Labor Approves a Unity Government
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Labor Approves a Unity Government

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A unity government appeared assured today with the Labor Party’s Central Committee voting 394-166 last night to to ratify the Labor-Likud agreement. The four-hour meeting was stormy, marked by sharp criticism of the unity accord. Labor Party leader Shimon Peres, speaking against a backdrop of frequent jeers and catcalls, told the Committee members that his government would withdraw the Israel Defense Force from south Lebanon and would halt further settlements in the West Bank.

Earlier in the day, the United Kibbutz Movement, a component of the Labor Party, voted against a unity government but at the same time decided that if the party approved such a government the Kibbutz movement would agree to have its representative serve as a Cabinet minister.


Meanwhile, a new wrinkle developed in the formalization of a unity government when Premier Yitzhak Shamir told Peres yesterday that he would not allow Ezer Weizman, the leader of Yahad, to deal with foreign affairs issues in the new Cabinet where Weizman is slated to be Minister for Special Affairs. This ministry will deal with special missions such as improving the relations with Egypt and renewing the peace process.

Shamir also objected to setting up a National Security Council, which was one of the key planks in Yahad’s platform and one of the main points of agreement between the Labor Party and Yahad which provided the basis for the Labor-Yahad parliamentary bloc. Shamir’s opposition to Weizman’s role in the new Cabinet and to the Security Council is reportedly final.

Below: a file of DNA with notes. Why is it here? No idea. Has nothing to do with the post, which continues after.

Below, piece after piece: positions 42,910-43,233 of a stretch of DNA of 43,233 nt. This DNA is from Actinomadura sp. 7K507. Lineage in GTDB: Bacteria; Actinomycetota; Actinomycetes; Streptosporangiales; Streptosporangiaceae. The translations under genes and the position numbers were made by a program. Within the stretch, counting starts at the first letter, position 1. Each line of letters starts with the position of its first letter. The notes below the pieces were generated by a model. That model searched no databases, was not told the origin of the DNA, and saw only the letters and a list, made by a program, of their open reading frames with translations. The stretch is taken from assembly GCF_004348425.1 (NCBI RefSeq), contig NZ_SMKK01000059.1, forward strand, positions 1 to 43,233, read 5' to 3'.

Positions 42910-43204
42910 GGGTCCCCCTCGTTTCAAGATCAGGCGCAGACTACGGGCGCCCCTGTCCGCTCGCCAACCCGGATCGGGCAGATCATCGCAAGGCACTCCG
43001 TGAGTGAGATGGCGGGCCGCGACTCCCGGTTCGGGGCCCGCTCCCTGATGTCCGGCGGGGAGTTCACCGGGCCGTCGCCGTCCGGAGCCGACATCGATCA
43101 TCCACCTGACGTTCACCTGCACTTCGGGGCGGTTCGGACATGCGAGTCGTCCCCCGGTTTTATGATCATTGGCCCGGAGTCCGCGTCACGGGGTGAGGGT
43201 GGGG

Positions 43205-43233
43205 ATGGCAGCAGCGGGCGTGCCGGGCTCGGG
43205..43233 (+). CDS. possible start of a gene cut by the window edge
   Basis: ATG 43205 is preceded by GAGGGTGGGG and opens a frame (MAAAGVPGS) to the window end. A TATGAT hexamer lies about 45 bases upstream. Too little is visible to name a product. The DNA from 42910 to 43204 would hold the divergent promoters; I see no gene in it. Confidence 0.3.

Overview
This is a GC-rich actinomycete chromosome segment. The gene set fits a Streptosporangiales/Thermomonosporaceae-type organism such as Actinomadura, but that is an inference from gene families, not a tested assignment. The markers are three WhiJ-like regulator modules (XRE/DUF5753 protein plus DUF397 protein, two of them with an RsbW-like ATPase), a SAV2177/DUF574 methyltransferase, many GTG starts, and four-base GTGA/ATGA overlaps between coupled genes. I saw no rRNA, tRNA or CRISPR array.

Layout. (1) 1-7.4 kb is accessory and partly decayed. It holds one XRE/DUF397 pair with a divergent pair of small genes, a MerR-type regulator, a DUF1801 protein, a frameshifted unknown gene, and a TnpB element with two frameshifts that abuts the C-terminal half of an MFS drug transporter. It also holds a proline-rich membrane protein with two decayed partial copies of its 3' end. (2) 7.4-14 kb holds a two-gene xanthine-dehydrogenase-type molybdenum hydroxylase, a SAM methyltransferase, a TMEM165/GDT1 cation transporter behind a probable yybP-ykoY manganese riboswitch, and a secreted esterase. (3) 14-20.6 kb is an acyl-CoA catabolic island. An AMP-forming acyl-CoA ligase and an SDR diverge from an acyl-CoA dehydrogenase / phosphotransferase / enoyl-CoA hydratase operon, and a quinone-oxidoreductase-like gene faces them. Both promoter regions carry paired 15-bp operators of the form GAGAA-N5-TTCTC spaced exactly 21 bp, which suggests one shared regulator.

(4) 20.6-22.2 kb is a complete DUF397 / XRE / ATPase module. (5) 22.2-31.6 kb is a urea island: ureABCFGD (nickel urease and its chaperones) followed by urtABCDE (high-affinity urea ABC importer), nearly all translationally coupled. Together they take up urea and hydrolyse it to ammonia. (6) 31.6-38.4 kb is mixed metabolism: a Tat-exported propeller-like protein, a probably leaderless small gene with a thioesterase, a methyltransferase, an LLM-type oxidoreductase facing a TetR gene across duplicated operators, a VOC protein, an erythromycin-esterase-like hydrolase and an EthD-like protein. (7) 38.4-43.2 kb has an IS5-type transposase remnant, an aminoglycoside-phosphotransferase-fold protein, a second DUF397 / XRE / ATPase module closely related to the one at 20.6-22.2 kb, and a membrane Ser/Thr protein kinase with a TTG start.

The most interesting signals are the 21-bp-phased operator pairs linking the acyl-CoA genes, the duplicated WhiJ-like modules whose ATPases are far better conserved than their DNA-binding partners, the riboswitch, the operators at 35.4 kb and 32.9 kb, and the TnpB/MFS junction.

Nevertheless, Peres indicated that he still intends to set up a Security Council which would be part of the “inner Cabinet” and to appoint Yahad’s secretary-general Avraham Tamir as advisor to the “inner Cabinet” on the functions and activities of the Council.

Tamir, a general in the reserves, headed the national security unit at the Defense Ministry under Weizman and also during the Peace for Galilee operation. Tamir left the post after Moshe Arens become Defense Minister. Subsequently, the national security unit was abolished.


Despite Shamir’s objections to giving Weizman and his people key roles in the security and foreign affairs of the national unity government, it seems that Weizman, with the help of Peres, will simply try to establish facts.

Defense Minister-designate Yitzhak Rabin reportedly agrees with the idea of a National Security Council and it seems that he intends to cooperate with Weizman and Tamir. However, observers noted that this might be one of the first pitfalls of the new government — considering the presence of former Defense Minister Ariel Sharon’s presence in the Cabinet where clashes between him and Weizman are expected over foreign affairs and security issues. Sharon has been designated Minister of Commerce and Industry in the new Cabinet.


Last night’s meeting of the Labor Party Central Committee to ratify the unity accord was also, in effect, the end of the Labor Alignment, with Mapam as a partner. Mapam left the Alignment after the unity government was announced, and will now seek to join with

Peres is expected to present his unity government to the Knesset tomorrow after a final meeting with Shamir tonight on the government’s policy platform. Earlier today, the two met to conclude arrangements for the allocation of portfolios in the new Cabinet.

Shamir reportedly intends to convene the out-going Cabinet briefly in the Knesset building before the parliament begins its debate on the new government. Peres is also expected to convene the new Cabinet briefly for a formal meeting after the Knesset’s vote of confidence. Peres is also scheduled to lead his ministers to the traditional meeting with President Chaim Herzog tomorrow evening or Thursday morning.

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